A Trusted Partner To Help You
Stay On The Right Path

  1. Home
  2.  » 
  3. Residential And Commercial Construction Law
  4.  » Which construction contract will you deal with?

Which construction contract will you deal with?

On Behalf of | Jul 16, 2021 | Residential And Commercial Construction Law

From the beginning of your construction project, you will be dealing with contracts. A contract for a construction project can be dense and complex, and taking your time to read and review it is wise. Once you sign the document, you are legally bound to its terms, whether you have read and understood it or not. Some terms include a timeline for completion of different phases of the project, a breakdown of costs and agreement on how to handle any disputes that may arise.

There are four basic kinds of construction contracts — lump sum, cost plus, time and materials, and unit price — each of which has its own benefits and restrictions. It would be a good idea to know the basics of these common types of contracts construction companies use so you know what to expect, how best to negotiate for your best interests and how to recognize when someone has breached the terms of a contract.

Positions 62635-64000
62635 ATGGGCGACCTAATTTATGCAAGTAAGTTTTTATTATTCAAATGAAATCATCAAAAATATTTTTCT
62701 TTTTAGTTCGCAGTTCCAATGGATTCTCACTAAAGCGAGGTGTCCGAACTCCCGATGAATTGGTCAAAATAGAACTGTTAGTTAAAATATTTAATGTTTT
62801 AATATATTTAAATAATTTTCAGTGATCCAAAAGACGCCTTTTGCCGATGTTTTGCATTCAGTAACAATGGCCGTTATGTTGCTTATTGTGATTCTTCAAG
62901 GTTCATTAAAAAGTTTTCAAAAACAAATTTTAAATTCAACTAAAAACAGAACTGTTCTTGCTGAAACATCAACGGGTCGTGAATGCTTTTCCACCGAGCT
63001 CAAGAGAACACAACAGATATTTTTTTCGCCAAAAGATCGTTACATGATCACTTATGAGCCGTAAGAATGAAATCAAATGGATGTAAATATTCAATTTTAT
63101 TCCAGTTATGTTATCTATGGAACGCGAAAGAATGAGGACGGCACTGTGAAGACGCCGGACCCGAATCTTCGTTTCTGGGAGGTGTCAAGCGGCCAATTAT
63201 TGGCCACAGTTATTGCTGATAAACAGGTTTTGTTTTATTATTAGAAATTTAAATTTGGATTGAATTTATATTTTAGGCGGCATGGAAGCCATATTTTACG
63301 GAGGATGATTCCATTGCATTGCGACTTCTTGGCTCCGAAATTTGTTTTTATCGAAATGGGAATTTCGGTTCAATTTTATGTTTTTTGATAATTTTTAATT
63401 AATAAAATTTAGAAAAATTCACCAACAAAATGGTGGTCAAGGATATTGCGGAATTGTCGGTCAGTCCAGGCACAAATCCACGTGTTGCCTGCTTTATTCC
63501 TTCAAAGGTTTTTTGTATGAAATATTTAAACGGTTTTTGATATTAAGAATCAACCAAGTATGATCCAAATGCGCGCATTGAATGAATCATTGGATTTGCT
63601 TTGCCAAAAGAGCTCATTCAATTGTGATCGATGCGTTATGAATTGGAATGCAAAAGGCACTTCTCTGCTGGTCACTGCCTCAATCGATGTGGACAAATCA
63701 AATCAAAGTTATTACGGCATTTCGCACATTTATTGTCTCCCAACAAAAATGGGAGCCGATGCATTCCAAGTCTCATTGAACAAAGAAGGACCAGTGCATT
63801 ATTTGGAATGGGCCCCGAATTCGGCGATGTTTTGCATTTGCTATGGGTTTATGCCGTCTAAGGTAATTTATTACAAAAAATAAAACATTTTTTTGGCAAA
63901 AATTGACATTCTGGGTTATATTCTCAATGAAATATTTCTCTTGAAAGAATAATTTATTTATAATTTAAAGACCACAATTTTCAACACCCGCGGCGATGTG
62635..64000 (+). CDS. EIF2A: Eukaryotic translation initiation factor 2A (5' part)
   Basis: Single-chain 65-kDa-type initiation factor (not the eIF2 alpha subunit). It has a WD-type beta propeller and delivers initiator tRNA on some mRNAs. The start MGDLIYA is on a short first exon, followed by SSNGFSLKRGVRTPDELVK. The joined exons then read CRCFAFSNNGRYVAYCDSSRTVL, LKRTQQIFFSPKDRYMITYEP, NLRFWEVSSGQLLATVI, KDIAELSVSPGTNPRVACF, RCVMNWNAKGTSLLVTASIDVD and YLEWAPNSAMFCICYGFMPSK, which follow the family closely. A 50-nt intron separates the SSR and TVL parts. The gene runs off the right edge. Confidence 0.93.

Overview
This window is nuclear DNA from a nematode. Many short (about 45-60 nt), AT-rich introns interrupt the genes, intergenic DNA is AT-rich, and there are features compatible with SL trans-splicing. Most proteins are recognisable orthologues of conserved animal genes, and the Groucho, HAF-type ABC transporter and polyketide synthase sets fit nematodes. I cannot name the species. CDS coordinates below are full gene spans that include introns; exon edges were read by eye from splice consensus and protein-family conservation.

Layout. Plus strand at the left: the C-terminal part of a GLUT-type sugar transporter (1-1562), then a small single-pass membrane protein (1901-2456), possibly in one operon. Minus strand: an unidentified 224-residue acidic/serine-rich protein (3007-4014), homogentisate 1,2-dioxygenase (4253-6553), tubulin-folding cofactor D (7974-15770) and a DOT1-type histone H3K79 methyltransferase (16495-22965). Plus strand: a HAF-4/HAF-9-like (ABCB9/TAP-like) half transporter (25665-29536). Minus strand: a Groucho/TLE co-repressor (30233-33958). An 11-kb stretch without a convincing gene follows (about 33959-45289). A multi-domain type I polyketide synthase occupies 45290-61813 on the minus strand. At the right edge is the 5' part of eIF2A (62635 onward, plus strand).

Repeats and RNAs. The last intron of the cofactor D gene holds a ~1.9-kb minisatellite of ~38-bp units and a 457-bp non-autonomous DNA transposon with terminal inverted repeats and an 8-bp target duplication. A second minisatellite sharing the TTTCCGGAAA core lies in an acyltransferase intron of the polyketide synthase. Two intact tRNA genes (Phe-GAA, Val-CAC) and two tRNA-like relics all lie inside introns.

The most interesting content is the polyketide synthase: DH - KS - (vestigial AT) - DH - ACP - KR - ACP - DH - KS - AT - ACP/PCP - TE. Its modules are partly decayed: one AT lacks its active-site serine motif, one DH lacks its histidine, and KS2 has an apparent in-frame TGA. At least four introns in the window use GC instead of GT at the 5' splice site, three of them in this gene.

Lump sum and cost plus

As the name implies, lump sum contracts name a total price for the entire project with no extra charges added on. The contractor who does not complete the work by the deadline may face penalties, or you may offer incentives for the contractor to finish ahead of schedule.

If you sign a cost plus contract, you will be reimbursing the contractor for his or her expenses plus an amount of profit you agree upon. The profit can be a percentage or a fixed amount, and your contract may also include cost caps to protect your bottom line and incentives to motivate the contractor.

Unit price contracts, time and materials

With unit price contracts, you agree to pay a fair price for each unit or phase of work on a project. The contractor may add materials, labor, profit and other costs into the price of each unit. Unit price contracts may work if the project will involve construction of similar repetitive tasks. This type of contract works well for government projects.

If your project has no defined schedule or you have no way of reaching an accurate estimate for the total cost of the construction, you may opt for a time and materials contract. You and the contractor agree on a rate per hour or day and include the cost of materials or other expenses, as well as a markup. You may also wish to negotiate time and cost limits. In fact, negotiating the terms of any contract and seeking a professional review before signing is your right.